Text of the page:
The first concert


Today’s guest picture comes from Irving who found the wonderful double rainbow when he went to look at his sheep.


We had such a sunny day here, that we were able to find a bit of a rainbow inside our house when a sunbeam glanced off a bevelled mirror edge and onto a closed shutter.


Mrs Tootlepedal spotted it at exactly the right time because a minute or so later, it had disappeared as quickly as it had come.

The glorious sunshine came with freezing conditions and the temperature never got above 2°C and was as low as -4 in the evening on the road to Waterbeck for our concert.

I took advantage of the sunshine to go for a short walk in the morning in the hope of getting some snowy scenes.  It looked quite promising with a sprinkling of snow on Whita….

whita in snow

…and I walked up the hill in the hope of seeing more snow clad hills.  Sadly, the snow was thin and lacking sparkle.

trees in snow

Something about this snow covered dead branch beside the track appealed to me…

snowy twig

…but I was not tempted to sit for a while on the bench at Whita Well because the wind was exceedingly nippy.

snowy bench

I passed a gorse bush looking magnificent…

winter gorse

…but was disappointed when I got to a spot where I could look up the Ewes Valley.

Ewes in snow

For really snow capped hills, I had to peer into the distance up the Esk valley.

cows and snow

The cows did their best to console me by posing conveniently on the horizon of Castle Hill.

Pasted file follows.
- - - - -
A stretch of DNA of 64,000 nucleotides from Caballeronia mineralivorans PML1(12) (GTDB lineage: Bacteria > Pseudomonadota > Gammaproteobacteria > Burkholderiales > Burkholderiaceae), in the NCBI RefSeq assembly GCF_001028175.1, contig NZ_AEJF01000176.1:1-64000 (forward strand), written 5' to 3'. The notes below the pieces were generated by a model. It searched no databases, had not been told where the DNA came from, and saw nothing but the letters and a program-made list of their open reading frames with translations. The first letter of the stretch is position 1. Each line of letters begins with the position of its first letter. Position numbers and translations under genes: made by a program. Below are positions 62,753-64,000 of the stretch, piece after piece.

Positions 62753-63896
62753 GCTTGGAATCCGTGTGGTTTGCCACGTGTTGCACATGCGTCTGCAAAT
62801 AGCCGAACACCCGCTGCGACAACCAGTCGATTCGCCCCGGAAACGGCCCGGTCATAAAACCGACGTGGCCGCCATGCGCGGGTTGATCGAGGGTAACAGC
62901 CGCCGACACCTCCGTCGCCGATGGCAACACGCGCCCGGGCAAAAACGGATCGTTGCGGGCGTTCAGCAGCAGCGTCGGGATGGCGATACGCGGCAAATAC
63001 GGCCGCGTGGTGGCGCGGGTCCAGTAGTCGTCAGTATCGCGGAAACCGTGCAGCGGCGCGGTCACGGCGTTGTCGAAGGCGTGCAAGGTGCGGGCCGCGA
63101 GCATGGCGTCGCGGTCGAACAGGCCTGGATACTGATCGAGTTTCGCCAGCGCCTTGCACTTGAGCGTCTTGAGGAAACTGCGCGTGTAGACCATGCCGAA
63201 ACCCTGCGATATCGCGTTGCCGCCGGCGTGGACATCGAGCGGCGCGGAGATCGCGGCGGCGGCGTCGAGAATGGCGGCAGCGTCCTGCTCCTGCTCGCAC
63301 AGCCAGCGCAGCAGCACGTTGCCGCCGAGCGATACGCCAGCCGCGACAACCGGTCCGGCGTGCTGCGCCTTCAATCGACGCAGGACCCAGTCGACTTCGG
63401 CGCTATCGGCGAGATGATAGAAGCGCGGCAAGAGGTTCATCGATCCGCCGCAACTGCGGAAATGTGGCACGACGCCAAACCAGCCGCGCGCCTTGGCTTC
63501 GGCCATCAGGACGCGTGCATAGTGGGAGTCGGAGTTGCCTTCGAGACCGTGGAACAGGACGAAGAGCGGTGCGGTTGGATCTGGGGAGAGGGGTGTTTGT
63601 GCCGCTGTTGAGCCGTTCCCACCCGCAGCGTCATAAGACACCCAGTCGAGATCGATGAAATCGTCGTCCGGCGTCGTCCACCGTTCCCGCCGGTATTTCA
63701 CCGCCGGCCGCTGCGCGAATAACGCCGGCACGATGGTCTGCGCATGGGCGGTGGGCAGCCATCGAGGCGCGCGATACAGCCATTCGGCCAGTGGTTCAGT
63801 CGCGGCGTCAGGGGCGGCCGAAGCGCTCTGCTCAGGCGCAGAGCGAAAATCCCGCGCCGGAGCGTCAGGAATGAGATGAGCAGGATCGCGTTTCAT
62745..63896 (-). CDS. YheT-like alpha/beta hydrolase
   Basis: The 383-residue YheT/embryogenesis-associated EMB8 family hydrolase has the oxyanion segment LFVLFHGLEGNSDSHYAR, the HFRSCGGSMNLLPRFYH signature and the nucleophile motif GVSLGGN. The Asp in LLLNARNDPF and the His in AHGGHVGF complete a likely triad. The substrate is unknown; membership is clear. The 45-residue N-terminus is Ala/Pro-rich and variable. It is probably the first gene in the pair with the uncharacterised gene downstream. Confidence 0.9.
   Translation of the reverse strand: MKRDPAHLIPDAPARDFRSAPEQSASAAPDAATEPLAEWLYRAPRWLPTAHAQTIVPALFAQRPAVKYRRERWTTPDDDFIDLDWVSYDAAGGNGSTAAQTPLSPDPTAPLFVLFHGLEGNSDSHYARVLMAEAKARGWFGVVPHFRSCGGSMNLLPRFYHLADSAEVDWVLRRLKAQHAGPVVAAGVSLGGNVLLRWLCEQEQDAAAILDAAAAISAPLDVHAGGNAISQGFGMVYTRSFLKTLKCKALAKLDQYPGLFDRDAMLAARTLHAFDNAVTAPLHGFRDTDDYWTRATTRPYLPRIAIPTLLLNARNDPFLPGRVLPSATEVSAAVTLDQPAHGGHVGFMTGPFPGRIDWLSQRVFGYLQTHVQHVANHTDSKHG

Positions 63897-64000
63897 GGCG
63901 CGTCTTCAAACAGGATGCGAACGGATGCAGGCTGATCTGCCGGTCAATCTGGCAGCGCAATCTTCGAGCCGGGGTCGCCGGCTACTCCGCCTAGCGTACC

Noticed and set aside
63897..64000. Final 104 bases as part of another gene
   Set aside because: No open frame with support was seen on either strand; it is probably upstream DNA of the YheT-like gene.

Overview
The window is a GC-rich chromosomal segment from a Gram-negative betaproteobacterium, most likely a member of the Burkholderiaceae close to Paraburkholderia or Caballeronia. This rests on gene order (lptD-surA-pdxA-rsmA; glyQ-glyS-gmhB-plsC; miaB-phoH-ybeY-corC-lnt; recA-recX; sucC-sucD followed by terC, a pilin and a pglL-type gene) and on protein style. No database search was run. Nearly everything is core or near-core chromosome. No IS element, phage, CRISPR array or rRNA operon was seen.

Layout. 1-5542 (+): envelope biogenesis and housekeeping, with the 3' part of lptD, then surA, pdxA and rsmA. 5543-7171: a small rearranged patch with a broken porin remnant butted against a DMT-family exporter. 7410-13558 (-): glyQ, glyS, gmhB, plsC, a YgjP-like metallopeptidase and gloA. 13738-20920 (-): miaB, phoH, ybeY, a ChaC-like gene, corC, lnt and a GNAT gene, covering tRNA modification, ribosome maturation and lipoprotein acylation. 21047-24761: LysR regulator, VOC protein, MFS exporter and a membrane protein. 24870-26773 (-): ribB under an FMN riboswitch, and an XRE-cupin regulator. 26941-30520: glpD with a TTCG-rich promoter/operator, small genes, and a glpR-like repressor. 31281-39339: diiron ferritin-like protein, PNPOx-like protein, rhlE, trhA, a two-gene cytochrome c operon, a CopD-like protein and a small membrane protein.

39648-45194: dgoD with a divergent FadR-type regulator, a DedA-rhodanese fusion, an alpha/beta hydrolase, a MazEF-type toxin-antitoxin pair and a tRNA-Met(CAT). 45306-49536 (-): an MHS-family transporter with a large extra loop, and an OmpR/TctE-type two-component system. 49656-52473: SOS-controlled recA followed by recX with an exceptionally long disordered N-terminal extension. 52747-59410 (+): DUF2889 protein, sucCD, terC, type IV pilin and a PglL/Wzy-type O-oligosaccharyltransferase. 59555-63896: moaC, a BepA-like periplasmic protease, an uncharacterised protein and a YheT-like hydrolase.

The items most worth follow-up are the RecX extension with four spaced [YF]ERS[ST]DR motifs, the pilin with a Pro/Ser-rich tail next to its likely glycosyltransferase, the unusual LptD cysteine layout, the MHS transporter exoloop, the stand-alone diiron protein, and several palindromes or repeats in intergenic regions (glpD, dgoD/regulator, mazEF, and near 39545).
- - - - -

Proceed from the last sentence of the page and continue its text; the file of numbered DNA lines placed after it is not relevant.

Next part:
horizon cattle

Perhaps because I was a bit nervous about the concert in the evening and perhaps because the chilly winds had upset my asthma a bit, I was very tired by the time that I got home and did very little for the rest of the day apart from making a pot of soup and looking out of the kitchen window for a moment or two.

The light was unhelpful, being too shady or too bright but I was pleased to have a visit from a starling…


…and a goldfinch fairly sparkled in the plum tree.


There were not as many birds as yesterday but a good number of chaffinches kept the feeders busy….


…and a robin made an appearance too.


As usual, a greenfinch carried off the trophy for looking most disagreeable.


After an afternoon’s rest and a plate of Mrs Tootlepedal’s excellent fish pie, we went off to Waterbeck, taking Mike Taudevin with us for the Langholm Sings concert in the church there.

We had a varied programme of congregation carols, choir carols, sentimental songs, a selection of Abba hits, solo singers and readings so if the audience didn’t care for one thing, another thing soon came along.

There were more in the audience than in the choir, which is always a plus point, and as far as I can tell, the audience enjoyed the concert.  Apart from one piece where we weren’t quite as together as we should have been, we sang as well as we could expect so the choir enjoyed themselves too.

Now for a day of rest before our Carlisle choir concert on Sunday.

flying chaffinch

Published by tootlepedal